South Coast Literacy Council
“It [being involved in literacy] is a stimulating thing. It keeps you on your toes,” says Judy Sparanese, President of the South Coast Literacy Council. That said, there are a lot of toes to watch with this California program which covers the southern portion of Orange County. This year they had about 80 active volunteers, more than half of them as tutors teaching English to 400 students. That is 100 students more than last year; and now some centers have had to make a student waiting list.
No doubt, they will rise to the challenge . . . just as they always have. The Council was formed 40 years ago to meet the needs of adults with low reading skills. Almost immediately they identified a need to teach English to its non-English speaking population. In the early 1970s that population was mostly Spanish speakers. By the mid-70s they were serving a large number of Vietnamese refugees, later joined by Iranians. Now the students come from many countries: Columbia, Mexico, Guatemala, Peru, China, Afghanistan, Syria, Somalia, Japan, Taiwan, the Baltic States, Eastern Europe and more. While the students have changed through the years, the Council’s determination to teach them English has remained fervent.
In 1970 the program’s tutors used The New Streamlined English (which later became Laubach Way to Reading) as its core book. It was written to teach reading and writing to English speaking adults. So the Council’s tutor trainer, Onalee Carter, stepped in and developed the Tutor Guide Cards to teach volunteers how to teach the oral skills to go along with the lessons. The “Carter Guide Cards” (as they became known) were used by many programs for many years.
Fast forward to 2012 and you see the program still doing whatever is necessary to be effective. Today tutor training workshops are conducted online. This makes it easier to train more volunteers to work in the 13 centers across the county. First, prospective tutors contact the Training Supervisor, Mary FitzGerald. She gives them a password to take the training course, and related quizzes, online. Along the way, they visit the center where they want to volunteer. They complete in-service training by applying their learning with students at the center. The center director notifies Mary when the volunteer has successfully demonstrated the skills learned. That’s quite a change from the previous 18-hour face-to-face training Mary and other tutor trainers used to conduct.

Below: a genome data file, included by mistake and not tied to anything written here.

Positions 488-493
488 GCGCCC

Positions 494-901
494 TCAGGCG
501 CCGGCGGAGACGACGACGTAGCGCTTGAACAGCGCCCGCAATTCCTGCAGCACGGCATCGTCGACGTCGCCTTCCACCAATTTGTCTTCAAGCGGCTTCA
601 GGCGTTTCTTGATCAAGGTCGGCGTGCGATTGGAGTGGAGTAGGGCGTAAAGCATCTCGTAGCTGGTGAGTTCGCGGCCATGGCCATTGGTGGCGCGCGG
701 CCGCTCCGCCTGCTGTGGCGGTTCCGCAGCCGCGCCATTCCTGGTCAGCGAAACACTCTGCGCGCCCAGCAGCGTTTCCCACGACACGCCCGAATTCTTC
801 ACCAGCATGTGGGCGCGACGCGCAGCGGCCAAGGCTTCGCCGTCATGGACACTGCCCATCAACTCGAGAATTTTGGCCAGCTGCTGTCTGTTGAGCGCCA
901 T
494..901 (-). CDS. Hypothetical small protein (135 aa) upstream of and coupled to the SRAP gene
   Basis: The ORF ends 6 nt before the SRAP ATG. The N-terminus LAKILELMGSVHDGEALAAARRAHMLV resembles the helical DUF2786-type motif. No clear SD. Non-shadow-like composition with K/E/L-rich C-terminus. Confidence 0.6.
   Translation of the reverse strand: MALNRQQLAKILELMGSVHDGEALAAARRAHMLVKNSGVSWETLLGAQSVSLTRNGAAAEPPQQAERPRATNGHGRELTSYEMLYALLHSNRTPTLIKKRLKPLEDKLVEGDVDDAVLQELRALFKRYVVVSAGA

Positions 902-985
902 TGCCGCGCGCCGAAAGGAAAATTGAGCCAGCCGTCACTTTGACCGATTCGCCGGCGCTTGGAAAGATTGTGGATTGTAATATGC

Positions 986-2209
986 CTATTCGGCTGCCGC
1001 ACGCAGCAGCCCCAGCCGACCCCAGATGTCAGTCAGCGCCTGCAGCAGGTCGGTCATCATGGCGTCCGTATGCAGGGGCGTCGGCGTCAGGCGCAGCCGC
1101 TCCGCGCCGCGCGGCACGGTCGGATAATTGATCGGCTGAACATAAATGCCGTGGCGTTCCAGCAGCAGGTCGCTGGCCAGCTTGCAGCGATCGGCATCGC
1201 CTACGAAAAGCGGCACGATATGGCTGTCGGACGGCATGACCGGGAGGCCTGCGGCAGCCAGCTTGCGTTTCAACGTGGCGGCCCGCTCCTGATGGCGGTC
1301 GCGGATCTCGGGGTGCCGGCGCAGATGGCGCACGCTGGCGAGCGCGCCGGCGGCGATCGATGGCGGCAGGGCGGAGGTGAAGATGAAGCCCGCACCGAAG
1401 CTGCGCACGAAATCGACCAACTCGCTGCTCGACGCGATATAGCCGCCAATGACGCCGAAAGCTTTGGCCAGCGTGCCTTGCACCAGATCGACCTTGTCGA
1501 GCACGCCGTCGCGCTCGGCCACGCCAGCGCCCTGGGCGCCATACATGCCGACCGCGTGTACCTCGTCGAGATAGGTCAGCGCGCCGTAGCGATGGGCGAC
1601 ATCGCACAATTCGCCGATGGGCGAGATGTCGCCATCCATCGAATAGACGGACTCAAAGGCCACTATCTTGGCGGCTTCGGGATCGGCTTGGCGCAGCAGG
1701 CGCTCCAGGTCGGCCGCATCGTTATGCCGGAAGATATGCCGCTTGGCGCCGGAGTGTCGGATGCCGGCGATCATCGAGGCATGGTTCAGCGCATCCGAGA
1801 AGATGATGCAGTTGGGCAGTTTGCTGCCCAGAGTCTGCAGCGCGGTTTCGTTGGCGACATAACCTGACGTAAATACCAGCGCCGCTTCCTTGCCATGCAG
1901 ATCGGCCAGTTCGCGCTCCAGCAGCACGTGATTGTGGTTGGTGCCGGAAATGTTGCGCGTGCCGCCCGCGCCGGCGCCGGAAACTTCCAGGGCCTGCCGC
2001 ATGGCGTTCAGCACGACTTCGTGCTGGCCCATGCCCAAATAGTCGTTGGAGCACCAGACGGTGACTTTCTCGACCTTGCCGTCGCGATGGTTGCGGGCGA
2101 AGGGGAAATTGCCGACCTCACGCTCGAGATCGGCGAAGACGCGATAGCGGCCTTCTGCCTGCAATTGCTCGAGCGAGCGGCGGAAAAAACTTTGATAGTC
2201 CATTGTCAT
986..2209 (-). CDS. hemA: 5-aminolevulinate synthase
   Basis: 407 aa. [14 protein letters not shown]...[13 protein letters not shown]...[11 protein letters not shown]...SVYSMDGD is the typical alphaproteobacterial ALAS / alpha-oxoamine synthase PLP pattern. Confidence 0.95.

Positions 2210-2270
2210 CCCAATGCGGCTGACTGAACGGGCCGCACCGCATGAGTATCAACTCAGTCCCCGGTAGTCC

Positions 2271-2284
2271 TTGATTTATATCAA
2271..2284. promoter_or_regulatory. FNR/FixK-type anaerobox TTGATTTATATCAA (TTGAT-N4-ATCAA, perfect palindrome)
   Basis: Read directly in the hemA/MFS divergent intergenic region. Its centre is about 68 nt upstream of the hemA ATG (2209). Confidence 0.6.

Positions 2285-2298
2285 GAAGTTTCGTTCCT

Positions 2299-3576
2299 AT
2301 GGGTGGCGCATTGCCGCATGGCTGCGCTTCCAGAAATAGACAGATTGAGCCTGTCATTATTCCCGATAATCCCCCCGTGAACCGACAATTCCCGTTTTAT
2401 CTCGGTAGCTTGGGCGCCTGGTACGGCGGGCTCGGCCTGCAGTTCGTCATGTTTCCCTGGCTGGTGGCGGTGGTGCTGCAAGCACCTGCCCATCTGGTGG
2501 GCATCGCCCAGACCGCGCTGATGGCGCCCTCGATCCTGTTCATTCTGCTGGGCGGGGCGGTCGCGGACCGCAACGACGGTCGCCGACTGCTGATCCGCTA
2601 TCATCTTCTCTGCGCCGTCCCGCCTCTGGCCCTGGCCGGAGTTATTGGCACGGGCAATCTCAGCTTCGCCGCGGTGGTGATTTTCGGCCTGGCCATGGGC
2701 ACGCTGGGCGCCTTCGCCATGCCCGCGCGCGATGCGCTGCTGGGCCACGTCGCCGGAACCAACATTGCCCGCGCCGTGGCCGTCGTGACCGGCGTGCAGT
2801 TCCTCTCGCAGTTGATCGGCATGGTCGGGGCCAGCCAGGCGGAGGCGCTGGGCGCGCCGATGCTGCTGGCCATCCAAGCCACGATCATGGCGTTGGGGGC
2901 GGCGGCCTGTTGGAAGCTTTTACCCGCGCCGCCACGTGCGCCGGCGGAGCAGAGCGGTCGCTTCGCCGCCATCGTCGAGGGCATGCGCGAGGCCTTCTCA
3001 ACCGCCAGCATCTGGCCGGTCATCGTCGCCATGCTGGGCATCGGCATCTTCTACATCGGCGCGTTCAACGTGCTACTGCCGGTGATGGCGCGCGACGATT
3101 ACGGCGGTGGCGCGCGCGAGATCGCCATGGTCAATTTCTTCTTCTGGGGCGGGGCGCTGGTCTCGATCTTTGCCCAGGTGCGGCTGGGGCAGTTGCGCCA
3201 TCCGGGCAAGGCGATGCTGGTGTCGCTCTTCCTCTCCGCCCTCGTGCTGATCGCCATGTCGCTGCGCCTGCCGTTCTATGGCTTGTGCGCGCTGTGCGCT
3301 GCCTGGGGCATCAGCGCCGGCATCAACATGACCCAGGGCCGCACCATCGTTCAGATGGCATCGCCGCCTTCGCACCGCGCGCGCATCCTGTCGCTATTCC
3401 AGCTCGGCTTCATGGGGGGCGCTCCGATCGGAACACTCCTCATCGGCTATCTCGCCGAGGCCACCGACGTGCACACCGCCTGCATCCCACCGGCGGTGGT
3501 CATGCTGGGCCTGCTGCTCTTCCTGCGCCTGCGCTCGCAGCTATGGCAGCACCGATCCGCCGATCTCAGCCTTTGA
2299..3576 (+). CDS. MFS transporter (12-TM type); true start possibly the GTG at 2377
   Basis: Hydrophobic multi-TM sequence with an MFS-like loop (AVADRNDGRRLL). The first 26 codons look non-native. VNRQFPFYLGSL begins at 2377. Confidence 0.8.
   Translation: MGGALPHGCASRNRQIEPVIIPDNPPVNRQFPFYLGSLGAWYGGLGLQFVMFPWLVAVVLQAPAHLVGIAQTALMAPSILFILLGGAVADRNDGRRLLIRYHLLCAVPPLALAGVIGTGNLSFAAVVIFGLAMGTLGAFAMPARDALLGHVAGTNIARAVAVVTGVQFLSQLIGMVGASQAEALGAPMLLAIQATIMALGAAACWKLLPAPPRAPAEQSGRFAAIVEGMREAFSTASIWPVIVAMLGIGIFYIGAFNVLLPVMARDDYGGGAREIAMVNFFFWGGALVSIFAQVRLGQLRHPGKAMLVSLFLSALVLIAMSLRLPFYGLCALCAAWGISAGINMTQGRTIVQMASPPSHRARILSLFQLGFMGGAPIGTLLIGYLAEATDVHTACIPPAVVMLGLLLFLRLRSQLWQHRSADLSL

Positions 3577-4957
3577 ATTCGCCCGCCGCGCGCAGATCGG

Today’s technology has changed more than tutor training. The Council’s new website has increased their visibility. It helps to recruit tutors, such as with posts on VolunteerMatch. It also has improved outreach to students. Now when students call, those with Internet access are referred to the Council’s website to see the center locations and hours. This helps them to choose where to enroll for classes.
After 40 years of operation there is one thing that has not changed at the South Coast Literacy Council. It is, and always has been, an all-volunteer run program. There is no paid staff. Its volunteers are compensated by the sense of community and the stimulation they get from being involved. It is not uncommon to see volunteers well into their 80s, and beyond, active at the centers.